Pushcart XLIII: Rick Barot, “UDFj-39546284” (poem) from Arroyo Literary Review #9

For context, today I learned that the farthest galaxy
we know of, located by scientists in 2011
is 100,000,000,000,000,000,000,000 miles away.
It goes by the name of UDFj-39546284
for reasons that I haven’t yet looked up.
In the photograph you can see online, the galaxy looks
like dusty stuff in the corner of a window pane,
something you could look at sometimes,
something that is nothing, and has nothing
to do with what you know about distance and time.

If this poem were available online, I’d start at the beginning, but it isn’t, so I’ve presented, as an opening, the end, which is the titled example of the point of it all: what we “see” – that is, how we interpret the sensory signals we receive and turn them into opinions, facts, beliefs – depends on a whole lot of things, including a) what we expect to see; b) what we’ve seen before; c) what we want to see; d) what aspects of the scene we’ve been told are important; etc etc. It’s the poetic version of the intersection of the neuroscience of perception and philosophy, my favorite place.

The poem starts off with bunraku, a Japanese form of puppetry in which the puppeteers, two or three per puppet, are in full view of the audience, holding the puppets and coordinating movements. I was lucky to see a bunraku performance of Hansel and Gretel at my local library a few years ago, and I agree with the speaker of the poem: at first, you watch the puppeteers, but then you get used to them, and you start watching the puppets and get caught up in the action of the play. This is “The seeing and non-seeing that makes humans / humans”, as the poem puts it. Or, as comes later, foreground, background, context.

…. I’m thinking now of the placid
English estates where the servants had to face the wall
whenever anyone of importance was near,
where workers had to cut the lawns with scissors
in candlelight, to save the master the trouble
of seeing and hearing all that effort.
What the mind does with this kind of information
is probably the knot within the post-
in what we call post-modernism, knowing all we know
now about the cruelty that made modernism

Do we see the beautiful lawn, or the servants whose crippled backs and hands made it that way? Are their images as disposable as their lives? Whose lives are we not seeing right now?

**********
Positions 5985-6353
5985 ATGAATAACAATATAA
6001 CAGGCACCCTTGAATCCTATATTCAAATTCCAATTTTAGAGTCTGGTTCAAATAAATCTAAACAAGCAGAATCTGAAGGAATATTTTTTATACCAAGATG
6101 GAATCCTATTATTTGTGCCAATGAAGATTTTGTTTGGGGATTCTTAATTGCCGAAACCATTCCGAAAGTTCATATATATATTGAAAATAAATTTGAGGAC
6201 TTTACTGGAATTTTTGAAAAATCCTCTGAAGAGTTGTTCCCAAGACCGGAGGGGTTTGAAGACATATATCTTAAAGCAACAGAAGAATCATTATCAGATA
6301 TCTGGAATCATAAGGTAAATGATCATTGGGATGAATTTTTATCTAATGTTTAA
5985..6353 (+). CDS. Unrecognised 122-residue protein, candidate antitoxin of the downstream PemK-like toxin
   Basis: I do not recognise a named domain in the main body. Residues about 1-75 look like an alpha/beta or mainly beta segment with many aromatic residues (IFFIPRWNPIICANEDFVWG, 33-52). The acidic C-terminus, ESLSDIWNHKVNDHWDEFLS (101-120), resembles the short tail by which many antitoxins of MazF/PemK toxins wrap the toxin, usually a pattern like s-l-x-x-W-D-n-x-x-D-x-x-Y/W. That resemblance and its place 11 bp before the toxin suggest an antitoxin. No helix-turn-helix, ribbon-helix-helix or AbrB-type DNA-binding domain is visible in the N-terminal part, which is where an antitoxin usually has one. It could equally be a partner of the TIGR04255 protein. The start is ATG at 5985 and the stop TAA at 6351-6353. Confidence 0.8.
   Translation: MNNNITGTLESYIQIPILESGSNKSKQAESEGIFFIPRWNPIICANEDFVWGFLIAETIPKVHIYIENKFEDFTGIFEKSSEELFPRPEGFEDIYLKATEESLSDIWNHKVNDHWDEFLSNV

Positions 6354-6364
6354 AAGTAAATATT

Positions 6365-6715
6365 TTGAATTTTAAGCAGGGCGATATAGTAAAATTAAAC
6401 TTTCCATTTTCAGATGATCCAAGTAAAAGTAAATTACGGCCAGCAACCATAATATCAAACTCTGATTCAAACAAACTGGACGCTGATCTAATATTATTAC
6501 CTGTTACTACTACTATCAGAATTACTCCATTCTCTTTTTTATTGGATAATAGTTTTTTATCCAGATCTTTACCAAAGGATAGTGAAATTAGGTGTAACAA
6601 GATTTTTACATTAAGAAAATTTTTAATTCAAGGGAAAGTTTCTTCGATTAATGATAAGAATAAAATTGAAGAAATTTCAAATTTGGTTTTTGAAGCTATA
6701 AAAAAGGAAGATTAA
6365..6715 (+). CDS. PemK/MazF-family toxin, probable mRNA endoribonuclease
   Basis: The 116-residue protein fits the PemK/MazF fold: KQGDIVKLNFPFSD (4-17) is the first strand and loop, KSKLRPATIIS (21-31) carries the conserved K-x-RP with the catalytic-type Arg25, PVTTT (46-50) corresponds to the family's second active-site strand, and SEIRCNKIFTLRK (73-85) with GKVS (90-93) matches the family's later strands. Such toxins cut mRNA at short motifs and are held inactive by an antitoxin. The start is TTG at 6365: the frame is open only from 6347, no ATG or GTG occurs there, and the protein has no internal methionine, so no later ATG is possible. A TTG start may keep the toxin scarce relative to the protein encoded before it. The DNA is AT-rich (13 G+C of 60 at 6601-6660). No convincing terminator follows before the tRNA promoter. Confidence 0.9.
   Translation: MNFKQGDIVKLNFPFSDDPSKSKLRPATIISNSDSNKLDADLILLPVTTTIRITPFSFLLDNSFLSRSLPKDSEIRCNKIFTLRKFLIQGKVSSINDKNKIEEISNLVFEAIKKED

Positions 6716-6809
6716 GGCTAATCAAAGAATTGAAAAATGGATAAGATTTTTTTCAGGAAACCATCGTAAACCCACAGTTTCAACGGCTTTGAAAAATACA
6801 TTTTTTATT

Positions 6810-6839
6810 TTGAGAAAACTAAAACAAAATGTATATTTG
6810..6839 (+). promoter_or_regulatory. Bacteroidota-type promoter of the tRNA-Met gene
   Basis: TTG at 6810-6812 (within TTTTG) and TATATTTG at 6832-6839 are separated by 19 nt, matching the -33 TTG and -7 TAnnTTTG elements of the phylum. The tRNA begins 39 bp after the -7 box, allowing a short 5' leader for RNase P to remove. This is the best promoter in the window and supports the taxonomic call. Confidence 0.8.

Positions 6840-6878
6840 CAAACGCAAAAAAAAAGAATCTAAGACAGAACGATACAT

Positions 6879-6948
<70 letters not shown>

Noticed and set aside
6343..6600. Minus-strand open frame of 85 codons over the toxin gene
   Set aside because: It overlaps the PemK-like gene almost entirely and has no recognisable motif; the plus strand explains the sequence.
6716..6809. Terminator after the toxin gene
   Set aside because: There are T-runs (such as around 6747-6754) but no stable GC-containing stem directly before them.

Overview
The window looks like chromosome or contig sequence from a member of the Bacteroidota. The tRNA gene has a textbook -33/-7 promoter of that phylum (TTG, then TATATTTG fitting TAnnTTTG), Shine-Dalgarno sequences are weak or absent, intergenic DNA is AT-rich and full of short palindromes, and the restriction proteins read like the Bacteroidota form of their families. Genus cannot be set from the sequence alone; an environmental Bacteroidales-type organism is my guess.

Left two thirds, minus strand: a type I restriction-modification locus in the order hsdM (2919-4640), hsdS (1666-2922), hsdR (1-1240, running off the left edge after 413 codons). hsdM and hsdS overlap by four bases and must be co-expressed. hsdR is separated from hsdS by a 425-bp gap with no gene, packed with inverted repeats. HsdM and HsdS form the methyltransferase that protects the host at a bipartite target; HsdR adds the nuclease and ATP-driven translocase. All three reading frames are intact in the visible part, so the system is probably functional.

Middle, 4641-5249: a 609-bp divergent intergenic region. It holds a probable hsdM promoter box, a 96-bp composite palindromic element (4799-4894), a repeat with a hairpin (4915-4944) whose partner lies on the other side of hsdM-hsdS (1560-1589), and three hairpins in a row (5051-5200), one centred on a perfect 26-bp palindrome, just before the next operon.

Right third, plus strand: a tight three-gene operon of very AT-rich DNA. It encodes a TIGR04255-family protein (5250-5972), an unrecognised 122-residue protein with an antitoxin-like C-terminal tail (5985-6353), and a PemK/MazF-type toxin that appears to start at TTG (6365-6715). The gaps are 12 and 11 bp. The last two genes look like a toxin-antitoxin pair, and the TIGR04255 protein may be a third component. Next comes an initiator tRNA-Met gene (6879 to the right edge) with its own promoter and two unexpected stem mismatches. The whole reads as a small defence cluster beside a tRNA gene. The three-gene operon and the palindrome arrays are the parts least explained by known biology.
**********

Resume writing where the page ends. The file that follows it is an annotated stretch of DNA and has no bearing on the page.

I like the commentary on modernism, when we knew everything as objective truth, vs post-modernism, when subjectivity took center stage and we realized things look different depending on where you’re standing. Don’t talk to me about post-post-modernism, I’m not ready yet.

The speaker gives other examples of this process of foregrounding/backgrounding – painters who were hired to paint background, while named artists who signed the paintings did the figures in the foreground; his grandmother’s hands in an old photo – until we get to the galaxy UDFj-39546284. I did spend some time looking for the naming conventions that would generate such an appellation, but the best I could do was to discover UDF means “ultra-deep field” on the Hubble telescope. The other characters might signify a particular image taken by the ‘scope, and a particular grid on that image, some kind of location parameter, but I don’t really know.

A couple of things about the peculiarly-named galaxy that aren’t necessarily clear from the description of “the oldest galaxy”. First, because of the expansion of the universe, farthest means it is the oldest galaxy, the one formed first of all the galaxies we know (and it is, it seems, a proto-galaxy rather than a formed galaxy), though of course there may be others we just haven’t seen yet. Its light has been travelling for something like 13 billion years to reach Hubble. And, the most interesting point: it no longer exists. I’m not sure how that is known – maybe it’s due to the age, galaxies have life spans too, and our own will someday die – but what we see was there, but now is not.

This is a poem, and, as I often do, I wonder why this is a poem, not an essay. There’s no meter I can discern, certainly no rhyme, yet it’s arranged in pairs of lines (TIL they can’t be called couplets unless they have the same meter). Why pairs? Does this suggest a duo, such as what we see and what we perceive? Or what is foreground and what is background? Or is it more of a process, a one-two step, almost a march? Or was it just what the poet was in the mood for? Is what we are seeing – an image of a thought, an emotion – something that was there, but now is not?

These are the background questions the poem raises for me. And, because the poem has sensitized me to these issues, I wonder why I choose to foreground my interpretation of content, and background form. There might well be another way to see it, and seeing it that way, like walking around a building to get a better sense of its structure, might increase – or change entirely – the impact.

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